U.S. dollar inches up, but off highs; bitcoin retreats

NEW YORK (Reuters) - The dollar was slightly higher on Friday, coming off its strongest level for the day, as risk appetite returned to the market in the afternoon with U.S. equities recovering from early losses and Treasury yields extending their rise.

FILE PHOTO: A representation of virtual currency Bitcoin and U.S. One Dollar banknotes are seen in front of a stock graph in this illustration taken January 8, 2021. REUTERS/Dado Ruvic

Investors also consolidated gains made on other currencies at the expense of the dollar ahead of a long weekend in the United States. Financial markets are closed on Monday for Presidents Day.

The outlook for the dollar remained lower, according to Marshall Gittler, head of investment research at BDSwiss Group.

The dollar is “considered the safest of safe havens and tends to fall when people are not looking for safe havens,” Gittler said. “With markets rallying and the U.S. Fed on hold indefinitely, I expect the dollar to be widely used as a funding currency, pushing its value down.”

Bitcoin, meanwhile, was down 1.3% on the day at $47,356, after hitting a record high of $49,000. It posted gains of roughly 20% in a milestone week marked by the endorsement of major firms such as Elon Musk’s Tesla.

The world’s most popular cryptocurrency hit a record high overnight after U.S. banking group BNY Mellon said it had formed a unit to help clients hold, transfer and issue digital assets.

In afternoon trading, the dollar index rose 0.1% to 90.494 after subdued volumes in Asia because of the Lunar New Year. On the week, the index fell 0.6%, its first losing week in three - in what ING analysts described as a “consolidative mood” amid uncertainty about the pace of the U.S. economic recovery.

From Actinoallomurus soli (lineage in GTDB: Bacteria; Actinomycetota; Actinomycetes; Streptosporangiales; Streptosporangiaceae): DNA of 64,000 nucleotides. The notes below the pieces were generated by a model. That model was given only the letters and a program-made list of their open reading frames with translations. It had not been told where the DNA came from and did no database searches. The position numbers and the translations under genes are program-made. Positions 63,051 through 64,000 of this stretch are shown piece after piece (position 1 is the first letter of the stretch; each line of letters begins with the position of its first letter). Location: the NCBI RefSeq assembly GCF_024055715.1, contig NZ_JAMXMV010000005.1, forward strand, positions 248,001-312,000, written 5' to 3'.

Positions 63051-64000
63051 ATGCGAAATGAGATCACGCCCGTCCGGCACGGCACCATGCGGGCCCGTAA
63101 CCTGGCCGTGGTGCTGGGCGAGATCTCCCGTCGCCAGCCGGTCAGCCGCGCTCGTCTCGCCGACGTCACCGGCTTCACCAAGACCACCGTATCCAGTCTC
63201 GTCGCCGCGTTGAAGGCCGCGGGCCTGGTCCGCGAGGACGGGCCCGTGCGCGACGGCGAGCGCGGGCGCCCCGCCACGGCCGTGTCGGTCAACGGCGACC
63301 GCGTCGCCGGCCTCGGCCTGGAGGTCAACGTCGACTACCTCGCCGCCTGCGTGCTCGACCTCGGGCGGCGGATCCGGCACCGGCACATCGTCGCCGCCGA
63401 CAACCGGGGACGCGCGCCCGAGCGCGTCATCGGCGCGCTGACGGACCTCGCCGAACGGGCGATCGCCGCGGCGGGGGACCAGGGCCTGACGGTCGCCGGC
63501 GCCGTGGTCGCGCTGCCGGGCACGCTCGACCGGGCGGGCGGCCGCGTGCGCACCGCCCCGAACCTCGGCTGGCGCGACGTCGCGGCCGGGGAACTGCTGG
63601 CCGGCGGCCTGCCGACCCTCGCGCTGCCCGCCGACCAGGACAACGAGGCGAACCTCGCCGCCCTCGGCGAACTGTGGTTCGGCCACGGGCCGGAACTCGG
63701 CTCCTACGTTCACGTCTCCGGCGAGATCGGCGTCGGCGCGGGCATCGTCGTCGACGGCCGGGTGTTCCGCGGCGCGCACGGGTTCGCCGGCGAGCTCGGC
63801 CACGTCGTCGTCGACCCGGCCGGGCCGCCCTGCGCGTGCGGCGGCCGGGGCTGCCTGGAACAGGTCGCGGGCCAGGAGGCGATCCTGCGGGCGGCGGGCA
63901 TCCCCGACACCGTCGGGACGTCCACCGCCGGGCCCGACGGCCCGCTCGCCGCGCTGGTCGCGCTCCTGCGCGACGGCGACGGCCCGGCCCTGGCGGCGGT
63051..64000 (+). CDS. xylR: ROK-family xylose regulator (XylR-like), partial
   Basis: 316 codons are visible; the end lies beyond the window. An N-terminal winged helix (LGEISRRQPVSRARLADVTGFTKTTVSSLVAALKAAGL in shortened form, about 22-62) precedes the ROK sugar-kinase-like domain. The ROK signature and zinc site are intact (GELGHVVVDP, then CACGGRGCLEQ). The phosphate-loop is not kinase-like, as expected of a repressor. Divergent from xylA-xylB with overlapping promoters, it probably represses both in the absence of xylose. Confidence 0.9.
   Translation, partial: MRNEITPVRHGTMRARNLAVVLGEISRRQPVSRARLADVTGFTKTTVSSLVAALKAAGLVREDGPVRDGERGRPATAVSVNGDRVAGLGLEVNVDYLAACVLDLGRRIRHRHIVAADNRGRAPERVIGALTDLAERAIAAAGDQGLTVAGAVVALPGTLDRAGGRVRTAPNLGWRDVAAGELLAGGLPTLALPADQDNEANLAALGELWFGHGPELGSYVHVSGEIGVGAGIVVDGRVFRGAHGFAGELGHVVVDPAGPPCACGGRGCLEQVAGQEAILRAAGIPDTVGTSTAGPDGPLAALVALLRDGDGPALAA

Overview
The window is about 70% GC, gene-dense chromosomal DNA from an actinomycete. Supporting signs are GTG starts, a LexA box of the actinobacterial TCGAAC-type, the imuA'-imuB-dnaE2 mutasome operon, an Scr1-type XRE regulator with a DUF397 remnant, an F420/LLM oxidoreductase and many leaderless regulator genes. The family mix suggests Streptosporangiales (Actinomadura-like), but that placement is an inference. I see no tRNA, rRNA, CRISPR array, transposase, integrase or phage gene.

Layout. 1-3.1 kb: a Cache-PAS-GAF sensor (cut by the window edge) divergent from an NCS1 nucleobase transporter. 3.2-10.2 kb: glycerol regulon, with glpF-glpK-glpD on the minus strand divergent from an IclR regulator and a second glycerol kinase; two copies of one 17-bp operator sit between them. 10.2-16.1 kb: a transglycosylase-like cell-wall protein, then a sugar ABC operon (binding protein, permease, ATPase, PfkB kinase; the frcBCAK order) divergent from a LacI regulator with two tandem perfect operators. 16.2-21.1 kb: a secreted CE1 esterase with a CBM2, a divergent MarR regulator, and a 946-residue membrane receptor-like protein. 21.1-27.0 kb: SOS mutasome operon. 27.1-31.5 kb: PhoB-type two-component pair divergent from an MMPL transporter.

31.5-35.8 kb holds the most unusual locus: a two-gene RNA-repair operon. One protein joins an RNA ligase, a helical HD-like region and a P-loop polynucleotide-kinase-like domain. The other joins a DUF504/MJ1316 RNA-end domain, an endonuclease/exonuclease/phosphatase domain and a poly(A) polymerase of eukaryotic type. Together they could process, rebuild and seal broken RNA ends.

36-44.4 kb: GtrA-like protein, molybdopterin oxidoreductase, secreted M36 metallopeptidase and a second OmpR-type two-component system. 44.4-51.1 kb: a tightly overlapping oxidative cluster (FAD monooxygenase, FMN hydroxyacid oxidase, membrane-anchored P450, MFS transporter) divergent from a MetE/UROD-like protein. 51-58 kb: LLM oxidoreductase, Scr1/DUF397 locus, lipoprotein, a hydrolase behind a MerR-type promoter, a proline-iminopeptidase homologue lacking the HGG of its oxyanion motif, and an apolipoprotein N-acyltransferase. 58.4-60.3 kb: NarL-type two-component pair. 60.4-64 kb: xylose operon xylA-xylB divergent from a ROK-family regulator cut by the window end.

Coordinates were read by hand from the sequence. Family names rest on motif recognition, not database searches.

Weaker-than-expected weekly U.S. jobless claims data on Thursday added to concerns the dollar’s previous rally had priced in too fast an economic rebound.

The dollar was up 0.2% against the yen at 104.97 yen. It fell 0.4% on the week, its steepest fall since mid-December.

There has been a divergence in views among traders so far this year over how U.S. President Joe Biden’s planned $1.9 trillion fiscal stimulus package will affect the dollar.

Some see it as bolstering the currency as it should speed a U.S. recovery relative to other countries, while others reckon it would feed a global reflation narrative that should lift riskier assets at the dollar’s expense.

The euro slipped 0.1% to $1.2116, but on the week, the single European currency rose 0.5%.

The British pound rose 0.2% versus the dollar to $1.3848, despite data showing Britain’s economy suffered a record slump in 2020, although it did grow in the final quarter.

The Australian dollar , a proxy for risk appetite, rallied from lows to trade flat on the day at US$0.7753. The New Zealand dollar likewise cut its losses against the greenback.

Reporting by Gertrude Chavez-Dreyfuss; Editing by Steve Orlofsky and Sonya Hepinstall